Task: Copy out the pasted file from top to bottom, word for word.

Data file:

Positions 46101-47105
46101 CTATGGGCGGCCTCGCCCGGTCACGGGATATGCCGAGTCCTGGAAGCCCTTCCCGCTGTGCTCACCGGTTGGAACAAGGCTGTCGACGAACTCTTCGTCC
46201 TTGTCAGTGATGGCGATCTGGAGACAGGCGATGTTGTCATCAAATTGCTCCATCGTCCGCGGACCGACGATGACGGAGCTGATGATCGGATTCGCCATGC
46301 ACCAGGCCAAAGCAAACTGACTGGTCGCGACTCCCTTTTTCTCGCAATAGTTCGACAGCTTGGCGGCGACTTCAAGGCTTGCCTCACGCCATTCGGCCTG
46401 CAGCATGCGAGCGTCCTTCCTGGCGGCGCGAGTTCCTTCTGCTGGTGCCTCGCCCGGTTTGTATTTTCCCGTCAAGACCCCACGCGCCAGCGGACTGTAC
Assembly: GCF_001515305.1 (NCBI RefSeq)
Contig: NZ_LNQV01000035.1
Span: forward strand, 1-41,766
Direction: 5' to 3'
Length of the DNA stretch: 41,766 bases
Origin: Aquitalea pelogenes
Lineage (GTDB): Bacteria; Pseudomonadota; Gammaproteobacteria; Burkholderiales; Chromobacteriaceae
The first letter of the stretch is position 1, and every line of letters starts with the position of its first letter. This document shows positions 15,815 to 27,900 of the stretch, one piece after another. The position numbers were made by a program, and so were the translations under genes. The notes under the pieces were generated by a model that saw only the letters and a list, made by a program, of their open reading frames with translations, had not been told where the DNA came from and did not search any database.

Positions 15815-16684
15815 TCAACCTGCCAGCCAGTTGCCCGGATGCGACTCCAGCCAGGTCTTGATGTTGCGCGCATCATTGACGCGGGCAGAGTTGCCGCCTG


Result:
Positions 46101-47105
46101 CTATGGGCGGCCTCGCCCGGTCACGGGATATGCCGAGTCCTGGAAGCCCTTCCCGCTGTGCTCACCGGTTGGAACAAGGCTGTCGACGAACTCTTCGTCC
46201 TTGTCAGTGATGGCGATCTGGAGACAGGCGATGTTGTCATCAAATTGCTCCATCGTCCGCGGACCGACGATGACGGAGCTGATGATCGGATTCGCCATGC
46301 ACCAGGCCAAAGCAAACTGACTGGTCGCGACTCCCTTTTTCTCGCAATAGTTCGACAGCTTGGCGGCGACTTCAAGGCTTGCCTCACGCCATTCGGCCTG
46401 CAGCATGCGAGCGTCCTTCCTGGCGGCGCGAGTTCCTTCTGCTGGTGCCTCGCCCGGTTTGTATTTTCCCGTCAAGACCCCACGCGCCAGCGGACTGTAC
Assembly: GCF_001515305.1 (NCBI RefSeq)
Contig: NZ_LNQV01000035.1
Span: forward strand, 1-41,766
Direction: 5' to 3'
Length of the DNA stretch: 41,766 bases
Origin: Aquitalea pelogenes
Lineage (GTDB): Bacteria; Pseudomonadota; Gammaproteobacteria; Burkholderiales; Chromobacteriaceae
The first letter of the stretch is position 1, and every line of letters starts with the position of its first letter. This document shows positions 15,815 to 27,900 of the stretch, one piece after another. The position numbers were made by a program, and so were the translations under genes. The notes under the pieces were generated by a model that saw only the letters and a list, made by a program, of their open reading frames with translations, had not been told where the DNA came from and did not search any database.

Positions 15815-16684
15815 TCAACCTGCCAGCCAGTTGCCCGGATGCGACTCCAGCCAGGTCTTGATGTTGCGCGCATCATTGACGCGGGCAGAGTTGCCGCCTG